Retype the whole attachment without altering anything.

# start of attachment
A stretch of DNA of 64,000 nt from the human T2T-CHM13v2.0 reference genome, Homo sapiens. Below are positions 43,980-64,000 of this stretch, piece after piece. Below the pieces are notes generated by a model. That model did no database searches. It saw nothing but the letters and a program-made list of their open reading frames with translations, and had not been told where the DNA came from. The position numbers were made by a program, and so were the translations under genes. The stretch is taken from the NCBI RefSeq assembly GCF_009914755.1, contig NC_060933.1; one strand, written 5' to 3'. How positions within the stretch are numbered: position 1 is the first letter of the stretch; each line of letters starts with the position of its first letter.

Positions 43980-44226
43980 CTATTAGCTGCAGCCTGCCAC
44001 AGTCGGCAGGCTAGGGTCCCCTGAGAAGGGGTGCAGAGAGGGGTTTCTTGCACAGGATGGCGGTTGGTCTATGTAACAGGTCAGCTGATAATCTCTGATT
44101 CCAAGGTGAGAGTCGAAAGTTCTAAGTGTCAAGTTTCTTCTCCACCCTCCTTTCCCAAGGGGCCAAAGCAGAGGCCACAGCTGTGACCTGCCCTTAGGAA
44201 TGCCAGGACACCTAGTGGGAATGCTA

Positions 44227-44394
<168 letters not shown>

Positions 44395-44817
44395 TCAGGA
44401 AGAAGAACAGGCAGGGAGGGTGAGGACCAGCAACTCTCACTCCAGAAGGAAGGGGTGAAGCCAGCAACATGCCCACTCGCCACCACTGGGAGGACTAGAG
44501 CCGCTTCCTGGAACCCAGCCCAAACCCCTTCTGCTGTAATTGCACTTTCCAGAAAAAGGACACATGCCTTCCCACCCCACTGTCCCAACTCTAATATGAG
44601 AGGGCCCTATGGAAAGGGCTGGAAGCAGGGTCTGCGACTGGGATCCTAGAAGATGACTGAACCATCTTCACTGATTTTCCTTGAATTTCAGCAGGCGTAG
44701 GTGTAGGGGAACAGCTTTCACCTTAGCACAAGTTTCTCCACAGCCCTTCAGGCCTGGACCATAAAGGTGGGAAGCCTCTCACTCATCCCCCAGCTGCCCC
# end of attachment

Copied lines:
A stretch of DNA of 64,000 nt from the human T2T-CHM13v2.0 reference genome, Homo sapiens. Below are positions 43,980-64,000 of this stretch, piece after piece. Below the pieces are notes generated by a model. That model did no database searches. It saw nothing but the letters and a program-made list of their open reading frames with translations, and had not been told where the DNA came from. The position numbers were made by a program, and so were the translations under genes. The stretch is taken from the NCBI RefSeq assembly GCF_009914755.1, contig NC_060933.1; one strand, written 5' to 3'. How positions within the stretch are numbered: position 1 is the first letter of the stretch; each line of letters starts with the position of its first letter.

Positions 43980-44226
43980 CTATTAGCTGCAGCCTGCCAC
44001 AGTCGGCAGGCTAGGGTCCCCTGAGAAGGGGTGCAGAGAGGGGTTTCTTGCACAGGATGGCGGTTGGTCTATGTAACAGGTCAGCTGATAATCTCTGATT
44101 CCAAGGTGAGAGTCGAAAGTTCTAAGTGTCAAGTTTCTTCTCCACCCTCCTTTCCCAAGGGGCCAAAGCAGAGGCCACAGCTGTGACCTGCCCTTAGGAA
44201 TGCCAGGACACCTAGTGGGAATGCTA

Positions 44227-44394
<168 letters not shown>

Positions 44395-44817
44395 TCAGGA
44401 AGAAGAACAGGCAGGGAGGGTGAGGACCAGCAACTCTCACTCCAGAAGGAAGGGGTGAAGCCAGCAACATGCCCACTCGCCACCACTGGGAGGACTAGAG
44501 CCGCTTCCTGGAACCCAGCCCAAACCCCTTCTGCTGTAATTGCACTTTCCAGAAAAAGGACACATGCCTTCCCACCCCACTGTCCCAACTCTAATATGAG
44601 AGGGCCCTATGGAAAGGGCTGGAAGCAGGGTCTGCGACTGGGATCCTAGAAGATGACTGAACCATCTTCACTGATTTTCCTTGAATTTCAGCAGGCGTAG
44701 GTGTAGGGGAACAGCTTTCACCTTAGCACAAGTTTCTCCACAGCCCTTCAGGCCTGGACCATAAAGGTGGGAAGCCTCTCACTCATCCCCCAGCTGCCCC